Wednesday, July 3, 2013

Downright Scary

Looking back 237 years gives us a unique perspective on the actions of our forefathers. A century and a half ago, our nation's president reflected that they had "brought forth on this continent a new nation, conceived in liberty and dedicated to the proposition that all men are created equal." He obviously saw their decision to declare their independence from a throne that cared little for anything but the wealth of this new land as an act of supreme boldness and courage. The founding fathers themselves, however, weren't trying to be bold nor courageous; they were simply responding the best way they knew how to the tyranny of their age.

Some years ago, I got a taste of making a decision that was later described as bold and courageous. Our church had left our long-time home with plans to relocate. For a time we were meeting in rented facilities, moving in and out every weekend. About a year into our pilgrimage, a large contingent of our people left. We were suddenly without their service and their financial support. We had to decide whether we would go ahead and purchase the property we had already found. Before the exodus, it seemed a simple decision. Afterward, it was full of question marks. I remember thinking, "Are we nuts? Are we buying property we can't afford?" We prayed it through and decided to go ahead with the purchase. It may have seemed bold later, but it was downright scary at the time.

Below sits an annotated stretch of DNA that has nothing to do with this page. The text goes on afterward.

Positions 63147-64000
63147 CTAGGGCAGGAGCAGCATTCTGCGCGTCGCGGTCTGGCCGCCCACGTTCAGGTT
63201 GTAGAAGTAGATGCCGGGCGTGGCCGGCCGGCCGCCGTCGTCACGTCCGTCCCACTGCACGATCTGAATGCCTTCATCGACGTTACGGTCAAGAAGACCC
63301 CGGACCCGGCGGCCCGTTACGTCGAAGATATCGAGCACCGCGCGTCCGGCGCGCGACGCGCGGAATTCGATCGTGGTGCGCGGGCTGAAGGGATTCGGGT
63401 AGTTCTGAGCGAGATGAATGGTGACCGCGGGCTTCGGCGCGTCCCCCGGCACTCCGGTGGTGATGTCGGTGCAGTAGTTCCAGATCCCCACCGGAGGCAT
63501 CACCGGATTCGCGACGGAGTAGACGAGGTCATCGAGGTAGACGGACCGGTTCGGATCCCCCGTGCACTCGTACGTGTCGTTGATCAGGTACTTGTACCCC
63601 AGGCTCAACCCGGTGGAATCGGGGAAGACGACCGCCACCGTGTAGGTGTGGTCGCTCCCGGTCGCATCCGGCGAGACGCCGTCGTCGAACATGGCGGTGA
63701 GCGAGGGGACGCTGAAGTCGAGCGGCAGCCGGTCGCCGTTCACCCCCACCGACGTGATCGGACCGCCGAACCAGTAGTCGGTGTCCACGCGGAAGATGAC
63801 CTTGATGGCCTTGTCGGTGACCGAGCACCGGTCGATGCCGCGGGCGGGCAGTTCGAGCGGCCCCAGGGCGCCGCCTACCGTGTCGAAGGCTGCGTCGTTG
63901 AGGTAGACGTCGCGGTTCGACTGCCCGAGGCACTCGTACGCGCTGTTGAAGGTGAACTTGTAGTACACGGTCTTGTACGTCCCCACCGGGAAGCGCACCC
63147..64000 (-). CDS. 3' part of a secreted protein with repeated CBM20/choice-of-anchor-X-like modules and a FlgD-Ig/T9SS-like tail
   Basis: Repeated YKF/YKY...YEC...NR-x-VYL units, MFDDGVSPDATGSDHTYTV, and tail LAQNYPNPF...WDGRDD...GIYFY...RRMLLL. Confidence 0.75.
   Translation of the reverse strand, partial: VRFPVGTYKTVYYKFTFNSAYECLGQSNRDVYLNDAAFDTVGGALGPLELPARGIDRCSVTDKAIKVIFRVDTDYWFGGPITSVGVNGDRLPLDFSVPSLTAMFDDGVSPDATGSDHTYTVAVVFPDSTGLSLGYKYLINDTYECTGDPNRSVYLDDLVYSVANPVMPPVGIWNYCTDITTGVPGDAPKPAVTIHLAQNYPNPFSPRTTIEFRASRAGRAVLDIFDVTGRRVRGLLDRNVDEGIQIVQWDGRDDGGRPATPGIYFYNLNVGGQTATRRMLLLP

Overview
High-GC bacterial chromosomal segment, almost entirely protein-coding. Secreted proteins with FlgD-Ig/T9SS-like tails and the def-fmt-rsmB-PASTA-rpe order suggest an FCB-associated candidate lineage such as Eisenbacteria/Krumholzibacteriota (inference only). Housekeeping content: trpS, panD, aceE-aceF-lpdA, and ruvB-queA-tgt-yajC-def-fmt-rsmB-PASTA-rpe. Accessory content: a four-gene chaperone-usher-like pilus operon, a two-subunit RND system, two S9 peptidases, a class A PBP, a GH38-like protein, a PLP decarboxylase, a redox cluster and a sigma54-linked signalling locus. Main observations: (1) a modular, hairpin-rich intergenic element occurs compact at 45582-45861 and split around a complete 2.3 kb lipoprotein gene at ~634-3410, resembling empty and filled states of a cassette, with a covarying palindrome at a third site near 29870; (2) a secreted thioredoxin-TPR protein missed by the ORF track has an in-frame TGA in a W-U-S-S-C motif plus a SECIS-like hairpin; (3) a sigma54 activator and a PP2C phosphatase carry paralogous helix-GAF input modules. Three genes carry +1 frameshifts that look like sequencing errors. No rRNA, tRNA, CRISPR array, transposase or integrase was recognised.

As our founding fathers pledged their lives, their fortunes and their sacred honor to fight for the independence of this New World from England, they were full of questions and doubt. But they forged ahead, confident that God would be with them during their struggle. The prize was worth the price. You and I enjoy great liberty today because of them.

The next time you feel backed into a corner and have to take a big risk, ask a few questions to clarify your decision:

  1. Have we prayed about it?
  2. Is moving forward consistent with our vision and our values as an organization (or as a family)?
  3. What will we gain if we take the risk and succeed?
  4. What will we lose if we take the risk and fail?

I'm so glad our founders took the risk. Happy 237th Birthday, America!